Media Giants Using MetaData to Censor What Users See
If you’re curious about how media giants use your metadata in order to influence your user experience and to control what you see, simply continue reading to discover the ways according to James Scott ICIT.
Everything you need to know about media giants using Metadata to censor what users see:
Essentially metadata refers to structured data which records individuals digital footprints
If you were to call a friend using your smartphone, some examples of structured data which would be automatically collected by your telephone company include the length of your call, the number which you called and the time which you placed your call. In much the same way, when you surf the internet, information about your digital footprint may also be collected, without your permission.
As an example, your location when you log into a social media site, may be recorded by a third party as well as the conversations which you have on popular messaging applications such as Facebook messenger.
Media giants secretly tailor your online experiences by creating a psychological profile of you, based off information which has been collated from your digital footprints and social media activity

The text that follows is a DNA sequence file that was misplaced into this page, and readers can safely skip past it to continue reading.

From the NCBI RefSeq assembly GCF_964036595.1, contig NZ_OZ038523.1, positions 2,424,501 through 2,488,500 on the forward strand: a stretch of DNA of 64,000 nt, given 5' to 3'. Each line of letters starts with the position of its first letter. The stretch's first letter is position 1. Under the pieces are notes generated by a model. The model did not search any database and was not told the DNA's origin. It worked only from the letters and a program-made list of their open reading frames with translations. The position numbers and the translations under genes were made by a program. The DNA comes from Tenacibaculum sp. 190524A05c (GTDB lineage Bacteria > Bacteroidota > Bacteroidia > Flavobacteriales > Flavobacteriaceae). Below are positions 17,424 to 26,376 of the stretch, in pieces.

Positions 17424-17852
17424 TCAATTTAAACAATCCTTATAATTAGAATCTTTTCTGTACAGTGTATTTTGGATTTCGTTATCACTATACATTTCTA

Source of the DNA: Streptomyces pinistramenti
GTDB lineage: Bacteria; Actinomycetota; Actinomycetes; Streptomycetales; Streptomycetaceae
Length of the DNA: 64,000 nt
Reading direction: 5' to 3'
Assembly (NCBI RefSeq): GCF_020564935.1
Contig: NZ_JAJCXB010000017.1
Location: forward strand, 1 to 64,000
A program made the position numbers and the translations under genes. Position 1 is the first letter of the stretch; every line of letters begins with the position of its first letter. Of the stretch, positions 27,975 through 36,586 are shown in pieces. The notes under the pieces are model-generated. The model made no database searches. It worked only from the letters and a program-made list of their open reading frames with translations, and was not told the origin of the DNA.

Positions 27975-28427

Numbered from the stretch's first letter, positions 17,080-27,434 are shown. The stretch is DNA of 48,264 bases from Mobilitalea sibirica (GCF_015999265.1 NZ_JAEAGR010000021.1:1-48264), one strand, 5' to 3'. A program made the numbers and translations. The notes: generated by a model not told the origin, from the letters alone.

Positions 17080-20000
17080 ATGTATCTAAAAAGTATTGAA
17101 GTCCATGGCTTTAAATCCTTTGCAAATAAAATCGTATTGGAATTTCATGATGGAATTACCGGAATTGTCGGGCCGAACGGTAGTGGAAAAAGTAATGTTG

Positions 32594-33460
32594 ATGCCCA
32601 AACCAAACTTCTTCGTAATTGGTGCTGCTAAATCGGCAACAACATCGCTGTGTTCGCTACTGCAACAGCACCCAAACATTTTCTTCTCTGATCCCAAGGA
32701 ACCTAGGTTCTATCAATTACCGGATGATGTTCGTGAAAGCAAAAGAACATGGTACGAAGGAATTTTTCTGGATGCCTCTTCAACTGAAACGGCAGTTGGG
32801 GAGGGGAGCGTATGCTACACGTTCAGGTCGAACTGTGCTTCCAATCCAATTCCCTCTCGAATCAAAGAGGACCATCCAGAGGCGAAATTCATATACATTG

Did you know that the advertisements which you’ll see on Facebook will differ to the ads which your friends and family members are shown? In fact Facebook and other social media giants such as Instagram, Snapchat and Twitter, use complicated algorithms to look for patterns in your social media activity, which they can then use to choose advertisements which they believe will appeal to your unique hobbies and interests.
While having ads which are tailored to your perceived interests may seem harmless, the truth is that social media giants don’t care about ensuring that you have the best user experience possible. Instead, media giants such as Facebook are looking to create revenue from you, by selling you unnecessary, gimmicky products and services and by selling valuable ad space to businesses, which you may not be interested in hearing from.
Worse yet, some sites have also been caught selling their users coincidental metadata to marketing companies and businesses.
Media giants may choose to promote political posts on your newsfeed
You might be shocked to discover that media giants may also promote targeted political posts on your newsfeed, if you fit a certain demographic which a political company may want to target. As an example, if Facebook collects metadata which suggests that you’re in you’re twenties and a political party is looking to influence individuals in your age bracket, you may find yourself the unwilling reader of political posts, from a political party who have paid Facebook to promote their posts to your demographic.
Social media sites aren’t the only culprits
If you log into a free email account or treat yourself to a bit of online shopping your metadata may also be effectively sold off to third parties without your expressed permission, which is a highly suspect practice.
Hopefully after reading the above information, you now are well aware of how media giants try to influence your user experience based on your meta data, without your permission.